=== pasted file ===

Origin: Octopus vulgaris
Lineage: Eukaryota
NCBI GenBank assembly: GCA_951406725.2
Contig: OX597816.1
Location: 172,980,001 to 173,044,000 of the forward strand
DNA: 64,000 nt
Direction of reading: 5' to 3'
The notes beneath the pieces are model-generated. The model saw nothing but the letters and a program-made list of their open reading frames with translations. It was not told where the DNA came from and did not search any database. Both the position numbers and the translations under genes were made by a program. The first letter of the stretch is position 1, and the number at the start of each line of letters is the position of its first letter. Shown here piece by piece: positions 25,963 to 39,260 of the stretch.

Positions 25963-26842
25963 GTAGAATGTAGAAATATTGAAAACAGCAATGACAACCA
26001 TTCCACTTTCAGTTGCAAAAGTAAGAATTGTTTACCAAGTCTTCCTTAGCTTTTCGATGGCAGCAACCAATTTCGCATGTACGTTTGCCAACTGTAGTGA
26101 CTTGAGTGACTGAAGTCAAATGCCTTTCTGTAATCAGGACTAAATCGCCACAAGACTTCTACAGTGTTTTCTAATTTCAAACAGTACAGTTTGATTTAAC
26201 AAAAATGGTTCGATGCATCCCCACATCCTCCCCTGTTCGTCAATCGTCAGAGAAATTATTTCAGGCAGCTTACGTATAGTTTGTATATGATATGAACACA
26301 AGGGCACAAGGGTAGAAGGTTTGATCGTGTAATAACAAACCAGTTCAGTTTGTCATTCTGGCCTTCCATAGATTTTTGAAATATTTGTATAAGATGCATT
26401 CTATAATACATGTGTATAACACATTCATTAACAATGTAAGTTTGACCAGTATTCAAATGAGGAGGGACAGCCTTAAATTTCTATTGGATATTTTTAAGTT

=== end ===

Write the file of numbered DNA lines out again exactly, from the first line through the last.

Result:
Origin: Octopus vulgaris
Lineage: Eukaryota
NCBI GenBank assembly: GCA_951406725.2
Contig: OX597816.1
Location: 172,980,001 to 173,044,000 of the forward strand
DNA: 64,000 nt
Direction of reading: 5' to 3'
The notes beneath the pieces are model-generated. The model saw nothing but the letters and a program-made list of their open reading frames with translations. It was not told where the DNA came from and did not search any database. Both the position numbers and the translations under genes were made by a program. The first letter of the stretch is position 1, and the number at the start of each line of letters is the position of its first letter. Shown here piece by piece: positions 25,963 to 39,260 of the stretch.

Positions 25963-26842
25963 GTAGAATGTAGAAATATTGAAAACAGCAATGACAACCA
26001 TTCCACTTTCAGTTGCAAAAGTAAGAATTGTTTACCAAGTCTTCCTTAGCTTTTCGATGGCAGCAACCAATTTCGCATGTACGTTTGCCAACTGTAGTGA
26101 CTTGAGTGACTGAAGTCAAATGCCTTTCTGTAATCAGGACTAAATCGCCACAAGACTTCTACAGTGTTTTCTAATTTCAAACAGTACAGTTTGATTTAAC
26201 AAAAATGGTTCGATGCATCCCCACATCCTCCCCTGTTCGTCAATCGTCAGAGAAATTATTTCAGGCAGCTTACGTATAGTTTGTATATGATATGAACACA
26301 AGGGCACAAGGGTAGAAGGTTTGATCGTGTAATAACAAACCAGTTCAGTTTGTCATTCTGGCCTTCCATAGATTTTTGAAATATTTGTATAAGATGCATT
26401 CTATAATACATGTGTATAACACATTCATTAACAATGTAAGTTTGACCAGTATTCAAATGAGGAGGGACAGCCTTAAATTTCTATTGGATATTTTTAAGTT